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Recession Handicappers See Three Possible Outcomes. Here is the Data The Forecasters are Relying On.

By:Christopher Vecchio - CFA

The prevailing consensus recession outcome implies the greatest potential risk for active investors

  • The U.S. economy has avoided a recession despite the Federal Reserve’s aggressive tightening efforts.
  • The odds of a U.S. recession in 2023 are shrinking rapidly as time runs off the calendar.
  • Nevertheless, forward-looking indicators remain bearish, suggesting that a recession might arrive some time in 2024.

The most widely anticipated in perhaps all of U.S. history has … not arrived. Despite the Federal Reserve’s aggressive rate hike efforts, the world’s largest economy has chugged along just fine. Continued supply disruptions? Regional banks failing? A potential U.S. default? None of these things have mattered thus far.

As we like to say on Futures Power Hour (Monday-Friday, 1 p.m. ET/12 p.m. CT) and Overtime (Monday-Thursday, 4:30 p.m. ET/3:30 p.m. CT), “check the scoreboard.” The fact of the matter is that not only has the U.S. economy avoid a recession, but it’s evolved in a healthy manner over the past year:

U.S. Economy Scoreboard

The forthcoming release of the 2Q’23 U.S. GDP report (Thursday, July 27 at 8:30 a.m. ET/7:30 a.m. CT) will likely solidify the narrative around a “soft landing,” or “immaculate disinflation” as some call it–the idea that the U.S. economy will be able to defeat inflation without sacrificing growth or the labor market. As farfetched an idea that may have seemed during the summer months of 2022, here we are.

Even if the U.S. economy is in the midst of a soft landing, that doesn’t mean that the situation will remain sanguine for the rest of the year. However, the window with which a recession could appear is rapidly shrinking and the odds of one emerging at any point in the next 12 months appear to have been diminished.

Let's look at the three most probable recession outcomes to consider.

  1. Not now, not immediately

Consider the GDP-based Recession Indicator Index:

GDP-based recession indicator index

This index measures the probability that the U.S. economy was in a recession during the indicated quarter, and it corresponds to the probability (measured in percent) that the underlying true economic regime is one of recession based on the available data.

2. A smoothed U.S. recession

Smoothed U.S. recession probabilities

Smoothed recession prob for the U.S. are derived using four monthly coincident variables: NFP employment, the index of industrial production, real personal income excluding transfer payments, and real manufacturing and trade sales.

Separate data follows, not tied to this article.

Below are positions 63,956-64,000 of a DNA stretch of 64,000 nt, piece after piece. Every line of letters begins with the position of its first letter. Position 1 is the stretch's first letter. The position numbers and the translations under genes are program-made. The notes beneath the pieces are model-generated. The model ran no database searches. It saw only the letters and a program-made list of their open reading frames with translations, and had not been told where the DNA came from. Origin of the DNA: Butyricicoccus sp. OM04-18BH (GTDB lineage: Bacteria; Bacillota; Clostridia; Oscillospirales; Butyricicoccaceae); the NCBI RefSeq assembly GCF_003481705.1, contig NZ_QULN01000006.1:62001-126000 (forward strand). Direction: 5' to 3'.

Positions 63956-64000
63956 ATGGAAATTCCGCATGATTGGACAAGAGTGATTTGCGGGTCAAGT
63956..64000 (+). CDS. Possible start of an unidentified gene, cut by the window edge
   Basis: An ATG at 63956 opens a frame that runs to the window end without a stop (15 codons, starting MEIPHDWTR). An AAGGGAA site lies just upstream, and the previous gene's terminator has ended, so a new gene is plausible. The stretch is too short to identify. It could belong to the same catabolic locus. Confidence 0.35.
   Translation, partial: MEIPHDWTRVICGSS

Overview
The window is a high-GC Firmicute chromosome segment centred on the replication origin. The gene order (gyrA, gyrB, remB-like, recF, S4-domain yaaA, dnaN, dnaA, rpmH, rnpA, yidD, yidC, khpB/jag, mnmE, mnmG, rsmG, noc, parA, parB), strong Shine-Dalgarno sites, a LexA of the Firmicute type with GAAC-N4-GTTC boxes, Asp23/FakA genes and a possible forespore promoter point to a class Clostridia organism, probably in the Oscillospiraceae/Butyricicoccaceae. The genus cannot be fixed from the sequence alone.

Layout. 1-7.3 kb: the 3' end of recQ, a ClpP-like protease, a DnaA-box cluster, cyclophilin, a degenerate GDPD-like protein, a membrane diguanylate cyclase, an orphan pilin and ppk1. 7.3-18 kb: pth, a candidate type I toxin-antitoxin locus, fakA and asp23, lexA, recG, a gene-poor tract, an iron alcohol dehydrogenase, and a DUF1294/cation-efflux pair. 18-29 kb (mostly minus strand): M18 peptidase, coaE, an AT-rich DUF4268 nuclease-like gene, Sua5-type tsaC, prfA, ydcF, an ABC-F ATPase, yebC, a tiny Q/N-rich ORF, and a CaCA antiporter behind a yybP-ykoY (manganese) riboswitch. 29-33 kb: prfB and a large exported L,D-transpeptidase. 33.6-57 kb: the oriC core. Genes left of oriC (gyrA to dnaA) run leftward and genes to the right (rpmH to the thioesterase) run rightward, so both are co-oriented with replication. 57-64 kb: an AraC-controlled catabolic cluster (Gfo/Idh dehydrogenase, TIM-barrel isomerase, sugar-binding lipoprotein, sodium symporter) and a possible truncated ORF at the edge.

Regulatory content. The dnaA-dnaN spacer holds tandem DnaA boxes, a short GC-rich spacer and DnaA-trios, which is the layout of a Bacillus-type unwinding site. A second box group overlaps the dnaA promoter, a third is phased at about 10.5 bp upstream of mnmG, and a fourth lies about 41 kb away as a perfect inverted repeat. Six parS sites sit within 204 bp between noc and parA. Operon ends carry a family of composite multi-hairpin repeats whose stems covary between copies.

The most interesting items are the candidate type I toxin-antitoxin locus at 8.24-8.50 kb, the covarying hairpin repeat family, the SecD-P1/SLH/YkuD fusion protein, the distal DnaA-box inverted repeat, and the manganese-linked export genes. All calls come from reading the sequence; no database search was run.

Consider the Real-time Sahm Rule Recession Indicator:

Real time Sahm rule recession

The Sahm Recession Indicator signals the start of a recession when the three-month moving average of the national unemployment rate (U3) rises by 0.50% or more relative to its low during the previous 12 months.

3. Recession likely: A matter of when (not if)

Consider the New York Fed's 3-month/10-month treasury yield spread:

Probability of U.S. recession predicted by treasury spread

Parameters re estimated using data from January 1959 to December 2009, recession probabilities predicted using data through June 2023. The parameter estimates are α=-0.5333, β=-0.6330.

Consider the Conference Board Leading Economic Index:

Conference Board Leading Economic Index

The LEI is comprised of 10 indicators that cover a wide range of economic activity, including job growth, housing construction, and stock prices. The index is designed to provide a broad-based look at the health of the economy and can be used to predict turning points in the business cycle.

Consider federal government tax receipts:

Federal government current tax receipts

Taxes collected by the federal government on a year-over-year basis. Shaded areas indicate recessions.

Signal or noise?

In the prior U.S. recession watch, we noted that “/ES futures positioning is the most net-short since October 2011, per the CFTC’s COT report; the bear side is extremely crowded already. If the U.S. economy does prove resilient, then traders expecting a recession–and there appears to be quite a few–may find themselves on the wrong side of tedious, slow-moving short covering rally in stocks over the coming months, marked by low volatility and low trading volumes.”

Similarly, the U.S. economy continues to chug along, hurdling any obstacles thrown in its way. While net-short /ES positioning has been mostly cleared out, there are still a significant number of market participants that continue to express disbelief in the state of the U.S. economy. While the easy money may have already been made in betting against a recession in the near term, it makes sense that, at least for the next few months, betting against a recession may still be the best choice traders have.

Christopher Vecchio, CFA, tastylive’s head of futures and forex, has been trading for nearly 20 years. He has consulted with multi-national firms on FX hedging and lectured at Duke Law School on FX derivatives. Vecchio searches for high-convexity opportunities at the crossroads of macroeconomics and global politics. He hosts Futures Power Hour Monday-Friday and Let Me Explain on Tuesdays, and co-hosts Overtime, Monday-Thursday. @cvecchiofx

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